Robert Atkins was a cardiologist who wrote The Dr. Atkins Diet Revolution books, promoting his weight-loss program that severely restricts carbohydrates and recommends fats and protein as the primary sources of calories. First published in 1972, his diet became one of the most popular fad diets in the United States, and in 2002, Time magazine named him one of the ten most influential people of the year.
In April, 2003, 72-year-old Atkins died from head injuries received when he fell on ice outside his New York City clinic. Reports on his death speculated that perhaps his fall was caused by a heart attack. One year prior to his death, he had suffered from a “cardiac arrest” event, but he claimed that it was caused by an infection and was not related to his diet. Today, many obesity researchers agree that Atkins was correct in restricting refined carbohydrates found in foods made from flour and with added sugar, but the debate goes on over the possible risk from too much fat and other possibly harmful components of a diet with unlimited meat, processed meat, dairy and eggs.
Atkins was born in 1930 in Columbus, Ohio, and later moved to Dayton, where his family owned several restaurants. In high school, he sold shoes and appeared on a local radio show, and at age 17, he finished second among 8,500 seniors on a statewide general scholarship test. He was graduated from University of Michigan in 1951 and from Cornell Medical College in 1955. He trained as a heart specialist at Columbia University, and at age 29, he opened his own medical practice in New York City. During that time he put on a lot of weight, and began to experiment with weight loss diets. He successfully lost weight by following the 1940s low-carbohydrate diet developed by Alfred W. Pennington at duPont. At age 42, Atkins published the first edition of Dr. Atkin’s Diet Revolution. Following the great success of his book, he opened a complementary medicine center.
Questions About His Death
In 2002, at age 72, Atkins suffered a heart attack, and many of his critics blamed his high saturated-fat diet. However, he claimed that his heart stopped beating temporarily because he had a heart infection called myocarditis. The next year, he fell on ice and suffered a brain hemorrhage from hitting his head on the sidewalk. At surgery, doctors removed a clot from his brain and he died nine days later.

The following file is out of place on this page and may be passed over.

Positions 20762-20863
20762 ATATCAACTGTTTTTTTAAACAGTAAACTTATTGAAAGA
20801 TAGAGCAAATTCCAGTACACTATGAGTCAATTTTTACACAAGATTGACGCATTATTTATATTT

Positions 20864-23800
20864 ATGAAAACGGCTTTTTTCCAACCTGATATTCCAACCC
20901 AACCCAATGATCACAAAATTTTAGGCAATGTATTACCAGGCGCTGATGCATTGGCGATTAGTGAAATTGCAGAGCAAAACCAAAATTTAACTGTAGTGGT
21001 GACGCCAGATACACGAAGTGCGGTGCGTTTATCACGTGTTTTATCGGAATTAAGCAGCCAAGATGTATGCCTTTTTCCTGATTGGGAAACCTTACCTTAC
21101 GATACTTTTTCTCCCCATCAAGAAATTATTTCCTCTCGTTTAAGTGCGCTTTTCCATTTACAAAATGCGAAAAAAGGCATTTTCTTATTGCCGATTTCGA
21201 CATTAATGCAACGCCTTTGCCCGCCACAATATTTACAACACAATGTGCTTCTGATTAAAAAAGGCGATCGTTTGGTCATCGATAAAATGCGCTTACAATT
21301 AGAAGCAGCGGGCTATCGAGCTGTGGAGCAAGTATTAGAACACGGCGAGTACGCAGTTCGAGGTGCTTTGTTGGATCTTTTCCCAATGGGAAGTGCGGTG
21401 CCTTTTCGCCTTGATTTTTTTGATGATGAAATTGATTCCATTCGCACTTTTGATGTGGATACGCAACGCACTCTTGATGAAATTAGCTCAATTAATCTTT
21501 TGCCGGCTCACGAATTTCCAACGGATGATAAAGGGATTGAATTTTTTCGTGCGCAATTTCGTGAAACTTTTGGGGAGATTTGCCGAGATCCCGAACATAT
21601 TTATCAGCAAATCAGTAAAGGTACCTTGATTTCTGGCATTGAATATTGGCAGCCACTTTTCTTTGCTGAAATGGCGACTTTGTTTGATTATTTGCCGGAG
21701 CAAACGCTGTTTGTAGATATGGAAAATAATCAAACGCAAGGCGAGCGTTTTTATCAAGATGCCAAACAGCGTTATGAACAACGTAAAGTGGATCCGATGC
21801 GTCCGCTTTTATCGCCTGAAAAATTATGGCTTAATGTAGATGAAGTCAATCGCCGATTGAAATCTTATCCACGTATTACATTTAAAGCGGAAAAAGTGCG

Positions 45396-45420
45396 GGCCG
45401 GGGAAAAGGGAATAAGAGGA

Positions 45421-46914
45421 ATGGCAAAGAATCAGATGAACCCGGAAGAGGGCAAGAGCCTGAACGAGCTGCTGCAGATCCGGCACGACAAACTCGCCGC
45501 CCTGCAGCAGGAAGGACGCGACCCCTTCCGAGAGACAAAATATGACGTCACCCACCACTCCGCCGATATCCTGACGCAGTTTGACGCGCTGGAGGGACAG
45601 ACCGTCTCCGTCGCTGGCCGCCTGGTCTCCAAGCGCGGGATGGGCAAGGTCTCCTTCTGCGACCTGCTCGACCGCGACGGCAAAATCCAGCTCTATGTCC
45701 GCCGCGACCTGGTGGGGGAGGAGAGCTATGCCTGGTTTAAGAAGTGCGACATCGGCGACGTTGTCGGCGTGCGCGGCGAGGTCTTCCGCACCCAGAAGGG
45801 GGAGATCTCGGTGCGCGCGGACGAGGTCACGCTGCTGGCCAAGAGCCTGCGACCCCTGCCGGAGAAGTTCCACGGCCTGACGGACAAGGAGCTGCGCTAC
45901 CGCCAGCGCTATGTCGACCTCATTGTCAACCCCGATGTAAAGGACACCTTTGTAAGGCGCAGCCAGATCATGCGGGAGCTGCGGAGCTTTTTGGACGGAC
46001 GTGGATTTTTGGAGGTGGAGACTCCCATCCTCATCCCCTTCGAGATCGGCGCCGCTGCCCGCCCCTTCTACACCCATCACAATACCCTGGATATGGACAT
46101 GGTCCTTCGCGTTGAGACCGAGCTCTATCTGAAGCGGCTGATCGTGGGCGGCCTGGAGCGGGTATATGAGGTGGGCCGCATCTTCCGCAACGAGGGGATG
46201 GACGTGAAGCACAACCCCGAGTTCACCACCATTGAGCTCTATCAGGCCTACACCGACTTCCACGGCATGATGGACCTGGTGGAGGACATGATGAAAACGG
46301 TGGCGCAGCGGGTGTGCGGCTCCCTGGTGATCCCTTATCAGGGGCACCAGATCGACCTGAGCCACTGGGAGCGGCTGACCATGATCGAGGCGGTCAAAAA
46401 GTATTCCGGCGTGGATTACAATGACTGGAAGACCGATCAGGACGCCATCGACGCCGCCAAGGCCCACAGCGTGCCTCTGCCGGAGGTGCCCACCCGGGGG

A year after he died, a report from the New York City medical examiner was inadvertently provided to a Nebraska doctor, and it was made public. The report contained a handwritten note that Atkins had had a heart attack, congestive heart failure, and high blood pressure. Even to this time, that report is very controversial because the medical examiner’s office says that Atkins died of a head injury from the fall, but that the medical examiner examined only the outer body surface and checked the medical records because Atkins’ wife refused to permit an autopsy. We don’t know whether financial incentives had anything to do with this. At the time of his death, he was 6 feet tall and weighed 258 pounds. Since he did not exercise and did not have huge muscles, that would classify him as obese, which markedly increases risk for a heart attack. However, his widow and the spokesperson for Atkins Physicians Council claimed that he weighed less than 200 pounds when he went to the hospital and after one week in a coma, he died in heart failure after filling up with 58 pounds of fluid.
Two years after his death, Atkins Nutritionals filed for bankruptcy. Four years after his death, his company was purchased by North Castle Partners and they switched to marketing low-carbohydrate snacks. Dr. Atkins’ books are still popular today and have inspired a wide array of other low-carb diets.
I think that any diet that restricts unrefined carbohydrates is unhealthful. To lose excess weight and maintain a healthful weight, I believe that everyone should follow the same healthful lifestyle habits that help to prevent heart attacks, diabetes, strokes, cancers and many other causes of premature death:
• Follow a diet that contains a wide variety of unrefined plants: vegetables, fruits, whole grains, beans, nuts and other seeds.
• Limit or avoid mammal meat and processed meats, which are associated with increased risk for heart attacks and certain cancers, particularly colon cancer.
• Limit or avoid sugar-added foods and all sweetened drinks
• People who are overweight should severely restrict refined carbohydrates, found in bakery products, pastas, most cold breakfast cereals, and so forth
• Exercise. Your doctor may recommend a guided or supervised exercise program.
• Resistance exercise can help to control body fat by increasing muscle size.
October 17, 1930 – April 17, 2003